Web3’s recent emergence has started to change the internet’s landscape, and now gaming as well. Web3 includes non-fungible tokens (NFTs), cryptocurrencies, and blockchains.

In-game purchases and other microtransactions have become commonplace in recent years for many games.

Although the popularity of free-to-play games that profit from various sources has increased, many players are still skeptical.

Thanks to blockchain technology and cutting-edge SDKs, developers may now add NFT-powered items and transactions to existing games (SDKs).

As a result, gaming may enter a new era that benefits both players and game developers.

 

Traditional business strategies for video games

  • Publishers of video games used to profit by merely selling their titles as merchandise.
  • The only variable used to determine a game’s overall profit was the number of physical units sold.
  • However, for the majority, after the game was out, sales would determine their destiny.
  • Larger brands could be able to include other goods or comparable revenue sources.
  • By successfully bridging the physical and digital divides, Web3 Game Development will inspire more people to adopt social connectivity.
  • Then downloadable content (DLC) and microtransactions, a brand-new business model, started to appear.
  • The so-called “Web 2.0 model” saw a consistent revenue stream from add-ons, which may be as complex as extra characters and campaigns or as simple as in-game money or accessories.
  • Different players have responded to this idea in various ways, but many games have been able to balance the added value of in-game purchases with their actual cost.
  • This new revenue stream also increased the popularity of free-to-play (F2P) games.
  • This occurs when developers create a game that, while maintaining its essential features, is fundamentally free to play for everyone while offering a variety of ways for users to alter and monetise it as they see fit.
  • In general, this has been appealing to lots of players.
  • They can choose to add whatever extra content they want to the game to make it more entertaining while still playing it risk-free and for free.
  • There is a minor issue with this, though.
  • Despite the enormous popularity of the genre, only 2.2% of F2P gamers actually pay money on these platforms.
  • Despite this, F2P gaming generated US$88 billion in revenue globally in 2018, and this sum is likely larger right now.
  • But it raises the question of what might be practical if more participants entered the fray.

 

Gaming is coming with Web 3.0.

  • Fortunately, a creative monetization plan is beginning to take form.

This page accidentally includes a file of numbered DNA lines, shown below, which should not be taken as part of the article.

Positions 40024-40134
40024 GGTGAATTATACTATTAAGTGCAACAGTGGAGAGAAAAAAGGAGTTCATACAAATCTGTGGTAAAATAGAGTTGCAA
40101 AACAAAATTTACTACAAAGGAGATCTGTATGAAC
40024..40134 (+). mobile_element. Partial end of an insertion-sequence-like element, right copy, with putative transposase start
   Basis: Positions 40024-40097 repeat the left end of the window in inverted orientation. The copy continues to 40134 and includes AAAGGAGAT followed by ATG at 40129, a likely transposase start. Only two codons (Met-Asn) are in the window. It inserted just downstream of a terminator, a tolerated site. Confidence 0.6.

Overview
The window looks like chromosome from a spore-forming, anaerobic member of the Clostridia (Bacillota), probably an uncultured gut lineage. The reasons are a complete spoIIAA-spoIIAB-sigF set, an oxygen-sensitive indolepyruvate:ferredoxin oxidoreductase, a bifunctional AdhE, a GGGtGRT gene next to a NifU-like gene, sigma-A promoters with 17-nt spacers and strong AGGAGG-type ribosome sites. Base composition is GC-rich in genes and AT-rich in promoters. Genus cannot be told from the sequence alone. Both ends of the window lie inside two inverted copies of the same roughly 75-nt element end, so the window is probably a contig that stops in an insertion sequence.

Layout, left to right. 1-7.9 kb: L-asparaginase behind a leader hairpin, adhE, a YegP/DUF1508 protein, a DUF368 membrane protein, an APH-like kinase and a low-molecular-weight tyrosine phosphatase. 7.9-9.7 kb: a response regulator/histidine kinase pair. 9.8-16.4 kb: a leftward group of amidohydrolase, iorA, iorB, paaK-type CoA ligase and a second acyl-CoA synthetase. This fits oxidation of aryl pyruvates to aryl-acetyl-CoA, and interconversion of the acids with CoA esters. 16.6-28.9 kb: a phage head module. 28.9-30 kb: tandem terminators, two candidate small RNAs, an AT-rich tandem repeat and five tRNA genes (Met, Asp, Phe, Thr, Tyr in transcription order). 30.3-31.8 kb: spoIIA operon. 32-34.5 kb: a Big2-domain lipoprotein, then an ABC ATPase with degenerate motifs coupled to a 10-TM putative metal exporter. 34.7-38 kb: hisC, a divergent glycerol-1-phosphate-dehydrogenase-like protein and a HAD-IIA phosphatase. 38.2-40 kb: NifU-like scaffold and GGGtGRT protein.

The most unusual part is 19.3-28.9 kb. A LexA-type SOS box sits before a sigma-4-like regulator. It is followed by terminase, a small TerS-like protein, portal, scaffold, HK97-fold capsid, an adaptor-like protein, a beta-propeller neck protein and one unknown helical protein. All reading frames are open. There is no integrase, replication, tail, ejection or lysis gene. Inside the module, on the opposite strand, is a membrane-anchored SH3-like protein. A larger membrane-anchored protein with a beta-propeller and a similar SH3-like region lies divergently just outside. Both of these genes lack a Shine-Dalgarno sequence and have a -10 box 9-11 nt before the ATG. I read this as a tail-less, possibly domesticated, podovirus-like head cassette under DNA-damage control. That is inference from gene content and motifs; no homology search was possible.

• To enable the development of NFTs, blockchains act as immutable ledgers that cryptographically record all network transactions.
  • NFTs are data that can be connecting to almost anything, including in-game items, and that can be verified as being unique from all other data in their most basic form.
  • Each clothing, avatar, virtual property, and other item in a game may therefore be built as an NFT, making them all practically unique, substantial, and valuable.
  • They might even be sold to other players on secondary marketplaces.
  • As a result, rather than simply throwing money into a black hole, all of these transactions start to resemble investments.
  • The game’s makers might provide a similar number of in-game purchases—perhaps even a greater variety—at a cost they probably wouldn’t consider in the current format.
  • By simply levying a tiny fee on each transaction, they could then run in-game marketplaces and P2P trade to generate more cash.
  • A noticeably higher percentage of players might be persuading to participate in the purchase of in-game items if there were an option for significantly lower upfront costs.
  • Players can be confident that they haven’t actually “lost” that value because trading platforms are available; rather, they’ve merely turned it into the game world and can get it back whenever they want, possibly even at a profit.
  • The activity in these marketplaces would provide as a consistent source of income for as long as the developers are still in business.
  • Additionally, producers can boost the chances for player trading and revenue by continually adding new assets to the game as it evolves.
  • This benefits both the companies that make these games and the players.
  • The idea builds on Web 2.0 game development to provide players more control and give game producers more options for revenue.
  • Better still, this is already supporting by a recent batch of Web 3.0 games (though they are coming). 2.0 games can already begin incorporating these systems into their current platforms with just a little preparation.

 

Thanks to new technologies, Web 3.0 capabilities are now available to Web 2.0 games.

In order to realize the full potential of decentralized technology, blockchains now have access to new scaling technologies that make transactions more accessible and rapid than ever before.

This suggests that well-known games will soon be able to upgrade with ease to integrate this new in-game buying and selling mechanism.

Then, this might breathe new life into beloved virtual worlds that already exist.

How crucial this technology will be in achieving this aspirational objective is demonstrating by the current excitement surrounding the advent of the metaverse, the idea of a “meta-platform” or extension of the internet that can connect all of these unique enterprises.

Although gaming is in a good stage right now, new technology has the ability to advance it significantly.

In addition, the future wave of blockchain native games stands to be considerably more well welcomed by players if customers are already accustomed to the new NFT model because it has been implemented in the games they presently enjoy.

If developers don’t adopt this trend now, they might find it challenging to catch up in the near future.